Geodetic Mass Balances and Area Changes of Echaurren Norte Glacier (Central Andes, Chile) between 1955 and 2015

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Version: Final published version
License: CC BY 4.0
Serval ID
serval:BIB_A3C4A644236A
Type
Article: article from journal or magazin.
Collection
Publications
Title
Geodetic Mass Balances and Area Changes of Echaurren Norte Glacier (Central Andes, Chile) between 1955 and 2015
Journal
Remote Sensing
Author(s)
Farías-Barahona David, Vivero Sebastián, Casassa Gino, Schaefer Marius, Burger Flavia, Seehaus Thorsten, Iribarren-Anacona Pablo, Escobar Fernando, Braun Matthias
ISSN
2072-4292
Publication state
Published
Issued date
28/01/2019
Peer-reviewed
Oui
Volume
11
Number
3
Pages
260
Language
english
Abstract
The Echaurren Norte Glacier is a reference glacier for the World Glacier Monitoring Service (WGMS) network and has the longest time series of glacier mass balance data in the Southern Hemisphere. The data has been obtained by the direct glaciological method since 1975. In this study, we calculated glacier area changes using satellite images and historical aerial photographs, as well as geodetic mass balances for different periods between 1955 and 2015 for the Echaurren Norte Glacier in the Central Andes of Chile. Over this period, this glacier lost 65% of its original area and disaggregated into two ice bodies in the late 1990s. The geodetic mass balances were calculated by differencing digital elevation models derived from several sources. The results indicated a mean cumulative glacier wide mass loss of −40.64 ± 5.19 m w.e. (−0.68 ± 0.09 m w.e. a−1). Within this overall downwasting trend, a positive mass balance of 0.54 ± 0.40 m w.e. a−1 was detected for the period 2000–2009. These estimates agree with the results obtained with the glaciological method during the same time span. Highly negative mass change rates were found from 2010 onwards, with −1.20 ± 0.09 m w.e. a−1 during an unprecedented drought in Central Andes of Chile. The observed area and the elevation changes indicate that the Echaurren Norte Glacier may disappear in the coming years if negative mass balance rates prevail.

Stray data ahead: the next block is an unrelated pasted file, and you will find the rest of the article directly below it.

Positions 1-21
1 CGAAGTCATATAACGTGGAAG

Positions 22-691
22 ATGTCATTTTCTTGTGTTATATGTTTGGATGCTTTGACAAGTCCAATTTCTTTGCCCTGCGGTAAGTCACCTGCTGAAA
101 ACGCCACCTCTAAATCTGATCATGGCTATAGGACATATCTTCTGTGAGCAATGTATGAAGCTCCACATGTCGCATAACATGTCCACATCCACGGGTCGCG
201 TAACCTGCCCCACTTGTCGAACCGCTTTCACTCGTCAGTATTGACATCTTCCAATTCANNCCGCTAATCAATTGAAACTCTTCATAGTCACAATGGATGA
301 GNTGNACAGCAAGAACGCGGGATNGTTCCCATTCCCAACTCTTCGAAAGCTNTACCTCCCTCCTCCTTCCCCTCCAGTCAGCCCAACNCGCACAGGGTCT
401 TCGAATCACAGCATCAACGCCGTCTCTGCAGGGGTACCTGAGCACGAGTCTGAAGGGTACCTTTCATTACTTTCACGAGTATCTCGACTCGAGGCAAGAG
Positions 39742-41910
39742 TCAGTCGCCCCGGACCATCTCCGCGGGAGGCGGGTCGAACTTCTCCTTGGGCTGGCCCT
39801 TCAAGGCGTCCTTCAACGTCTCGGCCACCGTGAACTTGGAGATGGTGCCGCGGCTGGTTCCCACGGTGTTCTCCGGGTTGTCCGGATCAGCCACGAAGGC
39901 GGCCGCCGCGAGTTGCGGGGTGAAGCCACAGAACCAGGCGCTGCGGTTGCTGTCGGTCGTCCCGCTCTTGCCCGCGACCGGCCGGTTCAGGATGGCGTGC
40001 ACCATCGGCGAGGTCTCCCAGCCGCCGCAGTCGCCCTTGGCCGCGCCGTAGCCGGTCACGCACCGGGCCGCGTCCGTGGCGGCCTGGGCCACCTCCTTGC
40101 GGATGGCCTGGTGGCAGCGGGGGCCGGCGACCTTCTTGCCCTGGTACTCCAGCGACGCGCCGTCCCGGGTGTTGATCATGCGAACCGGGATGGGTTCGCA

Keywords
General Earth and Planetary Sciences
Open Access
Yes
Create date
30/01/2019 10:55
Last modification date
24/05/2020 15:08
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